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RE: [TCML] Rotary Spark Gap Break Rate?
Yes, it will be chatic, unless you can somehow get the perfect circumstances in which the capacitor will charge until it gets to the antinode of a cycle, discharge, and then fire again at the node, never varying in charging rate, never varying in gap quenching, never varying in the amount of ringing.
I was not saying that it is possible to get the perfect 60Hz or 120Hz spark gap, I was simply stating that this is the aim.
> I didn't follow "the electrodes need to be spaced so that they barely can break out at all when they're placed right in front of the stationary electrodes".
Perhaps I should rephrase that - The electrodes should be spaced as far away as possible with the electrodes still being able to bridge the gap easily and at a continuous rate so that your coil isn't 'hiccuping' and, instead, is roaring like it's supposed to.
The goal is to get as close to 60Hz or 120Hz (or any other multiple of 60) as possible. Generally, though, we end up using 1/1 of the wave-form, 1/2 of the wave form, 1/4 of the wave form, 1/8 of the wave form, etc. so that we have maximum efficiency and less erratic firings, which are a sign of poor performance.
> From: Gary.Lau@xxxxxx
> To: tesla@xxxxxxxxxx
> Date: Thu, 16 Apr 2009 18:53:57 +0000
> Subject: RE: [TCML] Rotary Spark Gap Break Rate?
> As the question asked was specifically about break rate, the goal is not to spin as fast as possible. If it were, break rates of thousands BPS would easily be possible, but the power supply could never charge a reasonably sized cap fast enough.
> Rather, the goal is to supply a break rate that is appropriate for the cap size and charging capacity of the transformer, while ensuring that power arcing and poor quenching that would result if a static gap were used with a high-powered system, won't happen.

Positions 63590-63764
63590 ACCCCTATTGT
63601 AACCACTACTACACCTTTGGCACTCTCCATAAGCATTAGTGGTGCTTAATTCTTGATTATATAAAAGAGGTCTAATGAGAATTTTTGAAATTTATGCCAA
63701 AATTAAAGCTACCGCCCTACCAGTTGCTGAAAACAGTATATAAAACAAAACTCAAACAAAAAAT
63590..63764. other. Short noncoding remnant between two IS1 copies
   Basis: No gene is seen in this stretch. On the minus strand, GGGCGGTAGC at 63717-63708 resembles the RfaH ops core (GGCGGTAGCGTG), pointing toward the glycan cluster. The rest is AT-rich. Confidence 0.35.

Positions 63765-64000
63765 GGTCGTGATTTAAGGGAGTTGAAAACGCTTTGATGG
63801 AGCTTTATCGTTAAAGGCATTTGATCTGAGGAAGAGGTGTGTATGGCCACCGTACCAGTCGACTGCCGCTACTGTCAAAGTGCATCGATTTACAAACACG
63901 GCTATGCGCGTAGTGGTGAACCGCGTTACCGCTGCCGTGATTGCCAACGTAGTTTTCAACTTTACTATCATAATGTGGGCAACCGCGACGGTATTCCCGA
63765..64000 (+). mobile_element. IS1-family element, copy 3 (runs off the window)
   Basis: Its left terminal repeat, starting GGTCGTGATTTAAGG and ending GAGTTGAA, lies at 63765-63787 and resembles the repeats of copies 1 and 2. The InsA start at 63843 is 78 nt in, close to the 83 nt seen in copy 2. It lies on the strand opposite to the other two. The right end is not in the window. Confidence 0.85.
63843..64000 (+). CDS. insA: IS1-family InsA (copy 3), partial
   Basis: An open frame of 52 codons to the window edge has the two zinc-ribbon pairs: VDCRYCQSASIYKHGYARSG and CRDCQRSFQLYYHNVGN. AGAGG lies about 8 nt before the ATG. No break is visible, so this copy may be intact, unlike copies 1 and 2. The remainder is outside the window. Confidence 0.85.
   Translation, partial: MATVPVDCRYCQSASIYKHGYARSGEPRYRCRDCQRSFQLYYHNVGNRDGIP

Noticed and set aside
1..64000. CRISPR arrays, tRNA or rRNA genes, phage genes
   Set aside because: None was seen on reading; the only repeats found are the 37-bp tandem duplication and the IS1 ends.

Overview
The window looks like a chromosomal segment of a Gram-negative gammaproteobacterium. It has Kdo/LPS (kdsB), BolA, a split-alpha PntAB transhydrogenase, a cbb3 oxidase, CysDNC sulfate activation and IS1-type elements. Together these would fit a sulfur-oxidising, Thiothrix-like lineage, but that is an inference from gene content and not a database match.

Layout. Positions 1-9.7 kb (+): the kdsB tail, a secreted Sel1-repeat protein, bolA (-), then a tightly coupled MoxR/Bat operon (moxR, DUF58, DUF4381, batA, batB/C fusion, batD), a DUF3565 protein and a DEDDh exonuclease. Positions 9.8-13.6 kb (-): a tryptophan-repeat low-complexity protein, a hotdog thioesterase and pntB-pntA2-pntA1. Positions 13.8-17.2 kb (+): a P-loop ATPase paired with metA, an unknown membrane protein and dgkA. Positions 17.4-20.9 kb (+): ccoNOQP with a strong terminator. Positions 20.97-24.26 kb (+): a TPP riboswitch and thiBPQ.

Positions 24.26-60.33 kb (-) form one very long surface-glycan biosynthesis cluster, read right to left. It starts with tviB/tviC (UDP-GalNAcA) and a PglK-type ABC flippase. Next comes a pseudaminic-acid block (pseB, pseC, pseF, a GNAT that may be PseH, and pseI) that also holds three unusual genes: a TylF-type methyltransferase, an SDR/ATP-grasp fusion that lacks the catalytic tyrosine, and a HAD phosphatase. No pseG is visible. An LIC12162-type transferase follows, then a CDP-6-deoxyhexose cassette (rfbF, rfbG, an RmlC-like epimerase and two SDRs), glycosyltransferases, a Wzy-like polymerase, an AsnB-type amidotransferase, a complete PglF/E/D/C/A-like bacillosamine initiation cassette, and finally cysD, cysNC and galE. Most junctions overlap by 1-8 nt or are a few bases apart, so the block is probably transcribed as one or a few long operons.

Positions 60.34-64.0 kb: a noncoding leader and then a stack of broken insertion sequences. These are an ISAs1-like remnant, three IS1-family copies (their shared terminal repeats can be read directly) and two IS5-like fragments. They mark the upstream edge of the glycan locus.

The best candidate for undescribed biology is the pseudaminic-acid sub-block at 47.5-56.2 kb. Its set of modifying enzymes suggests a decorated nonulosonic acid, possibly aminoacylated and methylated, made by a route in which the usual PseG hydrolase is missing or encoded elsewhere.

> I didn't follow "the electrodes need to be spaced so that they barely can break out at all when they're placed right in front of the stationary electrodes". In fact, the stationary and rotating electrodes should be spaced so the gap between them at alignment is as narrow as possible without risking a crash. Making the gap too wide risks missed firings at presentations.
> Also, using a static gap with a 60 Hz power supply by no means ensures that the resulting break rate is 60 or 120 BPS. By sizing the cap, transformer, and gap spacing, one might get an _average_ close to 120 BPS or any other number you choose, but the actual BPS will be chaotic and vary second-to-second.
> Regards, Gary Lau
> MA, USA
> > -----Original Message-----
> > From: tesla-bounces@xxxxxxxxxx [mailto:tesla-bounces@xxxxxxxxxx] On
> > Behalf Of Christopher Karr
> > Sent: Thursday, April 16, 2009 12:06 PM
> > To: Tesla Pupman List
> > Subject: RE: [TCML] Rotary Spark Gap Break Rate?
> > Andrew,
> > The goal is to get the gap spinning as quickly as possible, and the electrodes need
> > to be spaced so that they barely can break out at all when they're placed right in
> > front of the stationary electrodes. The goal of the ARSG isn't to get a certain break
> > rate, but rather to get better air-flow by use of a motor and the same 120BPS or
> > 60BPS (on 60Hz) as with a stationary spark gap.
> > Good luck,
> > Christopher
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